Centra withdraws 'irresponsible' beer deals linked to child benefit
CENTRA APOLOGISED yesterday for a promotion run in four of its outlets which targeted child benefit recipients with offers of low-price alcohol.
The company has instructed the shops involved to withdraw the promotion.
The offer, entitled “Children’s Allowance Day Deals” featured a variety of products on offer including cheese, biscuits and pizza. Two alcohol products were included in the offer: a case of Miller beer was promoted for €15, or 75 cent a bottle, while two cases of Budweiser beer were on offer for €25.
The promotion ran in Courtney’s Centra in Fairview and East Wall, Aherne’s Centra in Kilcoole and Leavy’s Centra in Tullamore.
Centra said the “promotion is not part of a national marketing plan or promotional strategy” and instructed the retailers to immediately withdraw the offer.
“The promotion undermines our genuine commitment to take our social responsibilities regarding alcohol extremely seriously,” the company said.
Minister for Justice Alan Shatter called the campaign “irresponsible and reprehensible. It suggests that some retailers are more concerned with boosting their turnover and profits than selling alcohol responsibly.
“I am disappointed that some licensees appear to be unaware of their responsibilities in this regard.
“I am also shocked at the suggestion that allowances paid by the State for the benefit of children should be targeted in such a cynical manner by the retailers concerned,” Mr Shatter added.
Minister of State Róisín Shortall, who has in the past said she is in favour of introducing a minimum price for alcohol products sold in supermarkets and shops, was also strongly critical of the promotion.
“It is deeply disturbing that a retailer would promote alcohol in this way. Alcohol causes almost 90 deaths every month, is responsible for a quarter of injuries presenting to our emergency departments and is a trigger in one-third of domestic abuse cases,” she said, adding the Department of Health was developing an action plan on alcohol which was to be brought to Government in weeks to come.
Children’s charity Barnardos expressed shock at the promotion, calling it “irresponsible marketing” which “sends out the wrong message to families on what child benefit is designed to do – assist with the costs of raising children”.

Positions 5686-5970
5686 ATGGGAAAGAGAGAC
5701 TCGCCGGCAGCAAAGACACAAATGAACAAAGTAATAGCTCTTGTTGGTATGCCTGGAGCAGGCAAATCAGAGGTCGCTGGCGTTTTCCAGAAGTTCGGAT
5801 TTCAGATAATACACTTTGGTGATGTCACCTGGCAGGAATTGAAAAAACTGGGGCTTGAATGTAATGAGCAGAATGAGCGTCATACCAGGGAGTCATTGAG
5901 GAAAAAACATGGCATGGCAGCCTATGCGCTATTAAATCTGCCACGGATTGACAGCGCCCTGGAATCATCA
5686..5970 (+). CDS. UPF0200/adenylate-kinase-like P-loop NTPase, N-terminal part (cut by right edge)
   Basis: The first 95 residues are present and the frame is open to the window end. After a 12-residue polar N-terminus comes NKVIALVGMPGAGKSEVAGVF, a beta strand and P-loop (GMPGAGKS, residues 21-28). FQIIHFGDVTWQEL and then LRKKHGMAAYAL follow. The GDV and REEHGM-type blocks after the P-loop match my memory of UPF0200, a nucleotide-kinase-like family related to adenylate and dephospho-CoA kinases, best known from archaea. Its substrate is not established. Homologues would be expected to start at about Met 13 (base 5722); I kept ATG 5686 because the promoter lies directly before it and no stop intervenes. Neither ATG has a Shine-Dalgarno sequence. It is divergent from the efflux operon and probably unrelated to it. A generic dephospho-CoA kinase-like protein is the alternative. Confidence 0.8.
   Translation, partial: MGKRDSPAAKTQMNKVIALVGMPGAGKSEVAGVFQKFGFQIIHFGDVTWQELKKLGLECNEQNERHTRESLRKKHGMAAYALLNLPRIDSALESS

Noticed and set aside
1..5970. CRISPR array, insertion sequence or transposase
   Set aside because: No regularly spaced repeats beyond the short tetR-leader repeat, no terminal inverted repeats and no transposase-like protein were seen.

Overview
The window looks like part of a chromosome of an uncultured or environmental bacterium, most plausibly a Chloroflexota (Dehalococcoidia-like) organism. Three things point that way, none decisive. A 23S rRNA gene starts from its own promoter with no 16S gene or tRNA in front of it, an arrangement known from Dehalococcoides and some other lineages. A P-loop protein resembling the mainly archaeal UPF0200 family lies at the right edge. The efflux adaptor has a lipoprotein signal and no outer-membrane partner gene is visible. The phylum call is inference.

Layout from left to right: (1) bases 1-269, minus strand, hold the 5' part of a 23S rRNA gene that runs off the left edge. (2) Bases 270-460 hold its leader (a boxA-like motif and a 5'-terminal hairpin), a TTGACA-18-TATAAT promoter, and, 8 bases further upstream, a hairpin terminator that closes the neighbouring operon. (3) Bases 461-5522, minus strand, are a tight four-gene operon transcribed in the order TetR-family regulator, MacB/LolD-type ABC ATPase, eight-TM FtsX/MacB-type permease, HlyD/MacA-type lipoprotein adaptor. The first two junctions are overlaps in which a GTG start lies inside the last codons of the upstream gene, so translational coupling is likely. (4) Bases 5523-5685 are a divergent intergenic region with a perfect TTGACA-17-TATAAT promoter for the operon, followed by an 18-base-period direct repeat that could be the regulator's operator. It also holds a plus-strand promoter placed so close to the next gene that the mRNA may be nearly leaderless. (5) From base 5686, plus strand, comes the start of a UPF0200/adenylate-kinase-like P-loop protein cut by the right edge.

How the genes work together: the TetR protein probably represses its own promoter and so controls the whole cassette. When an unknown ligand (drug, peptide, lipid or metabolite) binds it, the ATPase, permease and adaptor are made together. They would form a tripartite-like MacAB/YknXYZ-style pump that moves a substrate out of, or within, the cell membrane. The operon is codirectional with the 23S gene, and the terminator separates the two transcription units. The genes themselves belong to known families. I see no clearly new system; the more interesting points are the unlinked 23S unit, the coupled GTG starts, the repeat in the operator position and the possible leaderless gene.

Barnardos’ chief executive, Fergus Finlay, said the “promotion is insulting to parents and families all over Ireland who are already struggling to provide for their children and often forced to choose between putting food on the table, buying school books or bringing a sick child to visit the doctor”.
The promotion also drew criticism from Fiona Ryan, chief executive of Alcohol Action Ireland. “Considering one in 11 children in Ireland is living with a parent with problematic alcohol use, and that children’s lives are negatively impacted, then any link between parenting and buying cut-price alcohol is totally irresponsible,” she said.
Ms Ryan drew attention to the fact that the Government was currently examining legislation separating the sale of alcohol and food. She said promotions like this underlined the need for tighter regulation. “If we continue to sell alcohol like a grocery in supermarkets and not treat it as a licensed product, then in one way I’m not surprised a retailer would put alcohol in with groceries.”
Fine Gael Meath East TD Regina Doherty, who is a member of the Joint Committee on Health and Children, also expressed concern at the promotion.
“Child Benefit payments are for children, and to blatantly advertise alcohol like this contravenes moral standards – not alone advertising ones. I think this is a prime example of how self-regulation of the industry is absolutely not working.”